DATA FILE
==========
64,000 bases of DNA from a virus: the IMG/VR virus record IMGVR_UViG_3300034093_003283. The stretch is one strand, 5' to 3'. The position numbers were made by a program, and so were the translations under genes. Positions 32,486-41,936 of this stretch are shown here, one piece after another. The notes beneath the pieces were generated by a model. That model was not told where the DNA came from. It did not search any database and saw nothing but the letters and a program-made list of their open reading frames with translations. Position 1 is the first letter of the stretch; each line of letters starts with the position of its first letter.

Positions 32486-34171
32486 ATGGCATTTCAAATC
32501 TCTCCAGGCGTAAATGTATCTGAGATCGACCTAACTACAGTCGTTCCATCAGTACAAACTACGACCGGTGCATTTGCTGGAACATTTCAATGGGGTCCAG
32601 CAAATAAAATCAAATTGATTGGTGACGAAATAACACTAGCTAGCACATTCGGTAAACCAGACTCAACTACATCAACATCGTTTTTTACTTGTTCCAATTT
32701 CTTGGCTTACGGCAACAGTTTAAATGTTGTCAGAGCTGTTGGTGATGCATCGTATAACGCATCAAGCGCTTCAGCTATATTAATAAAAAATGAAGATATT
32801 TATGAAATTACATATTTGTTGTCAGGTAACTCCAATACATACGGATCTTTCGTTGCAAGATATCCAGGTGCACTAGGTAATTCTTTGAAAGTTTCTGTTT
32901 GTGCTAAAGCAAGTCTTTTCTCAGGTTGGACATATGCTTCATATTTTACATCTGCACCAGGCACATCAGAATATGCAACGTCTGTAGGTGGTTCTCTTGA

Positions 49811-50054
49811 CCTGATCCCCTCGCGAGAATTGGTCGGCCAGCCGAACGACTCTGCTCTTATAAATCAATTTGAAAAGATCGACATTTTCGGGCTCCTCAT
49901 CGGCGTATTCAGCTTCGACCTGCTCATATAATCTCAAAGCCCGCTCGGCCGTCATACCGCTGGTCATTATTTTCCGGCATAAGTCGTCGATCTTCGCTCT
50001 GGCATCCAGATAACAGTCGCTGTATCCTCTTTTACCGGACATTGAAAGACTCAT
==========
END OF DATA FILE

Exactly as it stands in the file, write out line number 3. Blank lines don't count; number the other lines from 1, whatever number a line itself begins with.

32486 ATGGCATTTCAAATC